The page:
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. 2012 Feb 14;109(7):2672-7.
doi: 10.1073/pnas.1113019109. Epub 2012 Jan 30.

Quantitative Modeling of the Terminal Differentiation of B Cells and Mechanisms of Lymphomagenesis

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Free PMC article

Quantitative Modeling of the Terminal Differentiation of B Cells and Mechanisms of Lymphomagenesis

María Rodríguez Martínez et al. Proc Natl Acad Sci U S A. .
Free PMC article

Abstract

Mature B-cell exit from germinal centers is controlled by a transcriptional regulatory module that integrates antigen and T-cell signals and, ultimately, leads to terminal differentiation into memory B cells or plasma cells. Despite a compact structure, the module dynamics are highly complex because of the presence of several feedback loops and self-regulatory interactions, and understanding its dysregulation, frequently associated with lymphomagenesis, requires robust dynamical modeling techniques. We present a quantitative kinetic model of three key gene regulators, BCL6, IRF4, and BLIMP, and use gene expression profile data from mature human B cells to determine appropriate model parameters. The model predicts the existence of two different hysteresis cycles that direct B cells through an irreversible transition toward a differentiated cellular state. By synthetically perturbing the interactions in this network, we can elucidate known mechanisms of lymphomagenesis and suggest candidate tumorigenic alterations, indicating that the model is a valuable quantitative tool to simulate B-cell exit from the germinal center under a variety of physiological and pathological conditions.

Conflict of interest statement

The authors declare no conflict of interest.

Figures

Fig. 1.
Fig. 1.
Time-dependent regulatory network of GC B cells. (A) Regulatory network at the centroblast stage. Upstream signals promote the expression of BCL6, a potent transcriptional repressor that controls the regulatory program of the GC. BCL6 directly represses BLIMP1, a key regulator necessary for plasma cell establishment. (B) At the centrocyte stage, the B cells compete for survival signals delivered by the BCRs and T cells, which lead to degradation of BCL6 protein and up-regulation of IRF4. (C) In the plasma cell stage, BLIMP1 and IRF4 are expressed and contribute to the transcriptional silencing of BCL6. The cell is locked in this terminally differentiated stage by a self-positive regulatory loop on IRF4.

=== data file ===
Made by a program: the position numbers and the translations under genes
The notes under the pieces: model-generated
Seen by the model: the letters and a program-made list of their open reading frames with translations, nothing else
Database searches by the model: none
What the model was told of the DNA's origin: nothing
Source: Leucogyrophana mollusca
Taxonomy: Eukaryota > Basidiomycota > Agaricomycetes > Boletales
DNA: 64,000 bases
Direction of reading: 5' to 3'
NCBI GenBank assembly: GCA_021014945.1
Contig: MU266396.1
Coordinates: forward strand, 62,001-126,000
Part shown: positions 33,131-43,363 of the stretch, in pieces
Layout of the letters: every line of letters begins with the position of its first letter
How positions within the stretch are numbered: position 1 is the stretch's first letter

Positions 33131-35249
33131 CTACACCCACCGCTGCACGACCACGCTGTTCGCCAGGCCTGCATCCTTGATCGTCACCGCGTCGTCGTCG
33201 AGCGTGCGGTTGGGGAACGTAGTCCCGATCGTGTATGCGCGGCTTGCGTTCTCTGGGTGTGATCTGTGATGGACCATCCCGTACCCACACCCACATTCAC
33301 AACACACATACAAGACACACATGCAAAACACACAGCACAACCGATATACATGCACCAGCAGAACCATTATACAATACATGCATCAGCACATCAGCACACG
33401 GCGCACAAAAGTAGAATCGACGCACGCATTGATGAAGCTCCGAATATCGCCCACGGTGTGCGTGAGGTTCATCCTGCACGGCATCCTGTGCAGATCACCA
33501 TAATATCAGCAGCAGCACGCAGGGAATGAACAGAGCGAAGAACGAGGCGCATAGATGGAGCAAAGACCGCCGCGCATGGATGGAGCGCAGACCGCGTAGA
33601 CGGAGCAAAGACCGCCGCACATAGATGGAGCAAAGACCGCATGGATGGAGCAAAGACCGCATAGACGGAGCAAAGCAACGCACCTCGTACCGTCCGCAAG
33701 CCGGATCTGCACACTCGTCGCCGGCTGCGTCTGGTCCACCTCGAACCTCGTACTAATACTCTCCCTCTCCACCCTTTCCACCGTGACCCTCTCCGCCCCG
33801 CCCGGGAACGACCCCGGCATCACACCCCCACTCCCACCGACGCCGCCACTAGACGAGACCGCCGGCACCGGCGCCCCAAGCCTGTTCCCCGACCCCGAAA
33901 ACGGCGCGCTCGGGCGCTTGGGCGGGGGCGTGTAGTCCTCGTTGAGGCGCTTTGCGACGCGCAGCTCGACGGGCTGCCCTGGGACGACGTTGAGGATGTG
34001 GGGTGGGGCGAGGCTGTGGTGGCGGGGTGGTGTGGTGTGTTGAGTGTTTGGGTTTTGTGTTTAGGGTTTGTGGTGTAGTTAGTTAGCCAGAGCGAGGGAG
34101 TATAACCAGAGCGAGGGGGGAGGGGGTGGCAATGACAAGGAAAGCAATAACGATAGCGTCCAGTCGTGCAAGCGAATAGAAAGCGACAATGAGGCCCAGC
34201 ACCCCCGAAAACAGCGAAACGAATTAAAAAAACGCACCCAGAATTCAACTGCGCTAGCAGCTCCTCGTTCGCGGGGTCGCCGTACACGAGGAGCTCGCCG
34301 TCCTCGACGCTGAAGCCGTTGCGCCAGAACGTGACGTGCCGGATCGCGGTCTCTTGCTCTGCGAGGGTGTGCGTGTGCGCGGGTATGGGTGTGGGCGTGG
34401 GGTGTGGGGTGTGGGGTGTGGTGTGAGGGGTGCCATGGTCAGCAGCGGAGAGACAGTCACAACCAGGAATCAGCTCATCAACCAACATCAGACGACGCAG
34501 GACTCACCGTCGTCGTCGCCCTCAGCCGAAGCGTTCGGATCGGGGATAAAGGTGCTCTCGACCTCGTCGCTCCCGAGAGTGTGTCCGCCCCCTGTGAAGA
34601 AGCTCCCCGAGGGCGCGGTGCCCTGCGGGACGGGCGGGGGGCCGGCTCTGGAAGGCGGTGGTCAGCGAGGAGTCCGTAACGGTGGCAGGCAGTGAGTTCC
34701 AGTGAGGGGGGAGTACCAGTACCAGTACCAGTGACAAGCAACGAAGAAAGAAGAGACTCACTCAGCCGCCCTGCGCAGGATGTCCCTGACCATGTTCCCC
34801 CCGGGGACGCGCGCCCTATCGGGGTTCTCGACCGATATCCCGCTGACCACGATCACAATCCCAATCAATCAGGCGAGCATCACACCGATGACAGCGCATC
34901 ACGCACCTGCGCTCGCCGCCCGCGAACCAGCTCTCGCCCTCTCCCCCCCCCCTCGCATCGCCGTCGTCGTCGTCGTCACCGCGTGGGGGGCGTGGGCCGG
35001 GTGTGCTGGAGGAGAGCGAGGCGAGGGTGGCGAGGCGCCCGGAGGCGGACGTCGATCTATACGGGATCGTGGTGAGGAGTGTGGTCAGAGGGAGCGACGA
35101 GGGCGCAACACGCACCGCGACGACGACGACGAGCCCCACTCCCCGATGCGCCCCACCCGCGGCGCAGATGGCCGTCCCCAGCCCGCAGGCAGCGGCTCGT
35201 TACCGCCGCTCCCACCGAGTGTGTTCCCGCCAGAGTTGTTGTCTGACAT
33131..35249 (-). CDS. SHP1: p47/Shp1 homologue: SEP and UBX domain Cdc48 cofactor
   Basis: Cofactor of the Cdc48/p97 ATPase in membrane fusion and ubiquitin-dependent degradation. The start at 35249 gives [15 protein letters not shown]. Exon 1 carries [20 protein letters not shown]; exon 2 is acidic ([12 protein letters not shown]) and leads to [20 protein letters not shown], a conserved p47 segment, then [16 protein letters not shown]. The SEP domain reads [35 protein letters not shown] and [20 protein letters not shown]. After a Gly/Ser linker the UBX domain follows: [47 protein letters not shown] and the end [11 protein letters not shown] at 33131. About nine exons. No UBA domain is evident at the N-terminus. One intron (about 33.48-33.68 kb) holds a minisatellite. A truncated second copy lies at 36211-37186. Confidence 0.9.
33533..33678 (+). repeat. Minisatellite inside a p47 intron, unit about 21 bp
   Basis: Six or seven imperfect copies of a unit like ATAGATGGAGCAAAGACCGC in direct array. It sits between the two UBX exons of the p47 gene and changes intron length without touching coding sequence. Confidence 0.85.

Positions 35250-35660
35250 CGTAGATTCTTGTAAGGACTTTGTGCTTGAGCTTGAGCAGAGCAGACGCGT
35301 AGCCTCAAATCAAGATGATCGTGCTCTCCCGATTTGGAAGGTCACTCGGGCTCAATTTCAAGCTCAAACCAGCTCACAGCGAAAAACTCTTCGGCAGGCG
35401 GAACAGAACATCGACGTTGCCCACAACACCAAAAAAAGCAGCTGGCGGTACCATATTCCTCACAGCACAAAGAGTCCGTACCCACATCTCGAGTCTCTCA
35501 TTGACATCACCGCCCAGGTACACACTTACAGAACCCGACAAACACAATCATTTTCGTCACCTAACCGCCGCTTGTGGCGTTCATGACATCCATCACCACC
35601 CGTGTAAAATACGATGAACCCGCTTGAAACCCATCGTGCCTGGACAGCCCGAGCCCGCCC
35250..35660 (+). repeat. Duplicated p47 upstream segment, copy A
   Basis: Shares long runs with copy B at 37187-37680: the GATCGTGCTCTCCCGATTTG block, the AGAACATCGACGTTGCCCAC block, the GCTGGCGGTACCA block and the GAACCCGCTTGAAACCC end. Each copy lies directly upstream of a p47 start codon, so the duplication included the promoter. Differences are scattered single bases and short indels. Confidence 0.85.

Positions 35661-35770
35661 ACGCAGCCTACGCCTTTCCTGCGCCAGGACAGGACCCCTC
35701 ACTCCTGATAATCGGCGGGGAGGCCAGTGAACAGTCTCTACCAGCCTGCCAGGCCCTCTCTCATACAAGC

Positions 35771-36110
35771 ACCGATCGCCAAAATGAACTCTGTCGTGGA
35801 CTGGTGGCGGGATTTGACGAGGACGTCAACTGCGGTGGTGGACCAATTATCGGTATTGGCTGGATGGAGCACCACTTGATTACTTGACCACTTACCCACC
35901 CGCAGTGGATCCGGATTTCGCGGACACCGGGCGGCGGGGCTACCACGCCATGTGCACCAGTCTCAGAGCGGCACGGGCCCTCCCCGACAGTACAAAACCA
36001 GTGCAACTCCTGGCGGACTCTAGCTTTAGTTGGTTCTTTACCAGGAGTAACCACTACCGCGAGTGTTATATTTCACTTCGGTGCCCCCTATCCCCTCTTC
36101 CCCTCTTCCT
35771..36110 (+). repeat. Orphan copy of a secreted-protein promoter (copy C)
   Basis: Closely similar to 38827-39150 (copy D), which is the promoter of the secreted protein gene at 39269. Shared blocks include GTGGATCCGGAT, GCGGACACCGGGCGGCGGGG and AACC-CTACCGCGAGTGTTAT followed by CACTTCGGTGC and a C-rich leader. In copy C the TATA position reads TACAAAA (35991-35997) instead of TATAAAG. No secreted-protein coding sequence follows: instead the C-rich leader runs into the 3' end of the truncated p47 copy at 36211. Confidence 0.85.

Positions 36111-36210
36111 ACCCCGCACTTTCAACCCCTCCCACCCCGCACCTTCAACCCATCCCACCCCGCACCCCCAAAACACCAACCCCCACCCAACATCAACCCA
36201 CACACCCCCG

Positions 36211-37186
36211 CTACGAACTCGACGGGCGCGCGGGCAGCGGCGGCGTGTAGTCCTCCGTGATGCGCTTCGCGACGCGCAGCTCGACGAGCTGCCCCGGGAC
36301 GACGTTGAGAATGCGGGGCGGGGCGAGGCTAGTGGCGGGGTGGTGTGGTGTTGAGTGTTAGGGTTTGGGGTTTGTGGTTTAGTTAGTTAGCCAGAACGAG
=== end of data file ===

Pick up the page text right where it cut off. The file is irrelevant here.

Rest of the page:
Fig. 2.
Fig. 2.
Hysteretic behavior of IRF4 for different values of β. The blue line shows the evolutionary steady states reached by a cell stimulated through the CD40 pathway. (A and B) After the signaling process is over, the cell reverts back to the initial GC steady state. (C) Above a critical ratio of production and degradation of IRF4, the GC state is no longer accessible and the GC B cells differentiate into a plasma cell. Therefore, the differentiation process has become a terminal, irreversible event.
Fig. 3.
Fig. 3.
Irreversibility due to cosignaling of BCR and CD40. A and B show the stationary points of a B-cell at different levels of BCR stimulation. Blue and red dotted lines indicate stable and unstable stationary points respectively. C and D show the signaling intensity through the BCR (C) and the BCR and CD40 (D) pathways as a function of time. (A) After BCR signaling, BCL6 protein is degraded (arrows a–d) but after the cessation of the signal, returns to levels prior to stimulation. (B) Coordinated BCR and CD40 stimulation promotes a jump to a different branch of stationary points leading to an irreversible plasma cell phenotype.
Fig. 4.
Fig. 4.
(A) Schematic representation of the most common genetic alterations in DLBCL. (BF) Simulations of the different cancer models mimicking the genetic alterations in DLBCL. M1, loss of BCL6 auto-regulation; M2, constitutive high expression of BCL6; M3, synergistic loss of IRF4 and BLIMP1-mediated BCL6 silencing; M7, reduced BLIMP1 protein stability; M8, NF-κB constitutive signaling. Thick lines show protein levels in the cancer models, whereas thin lines show protein levels in the normal GC exit pathway model for comparison.

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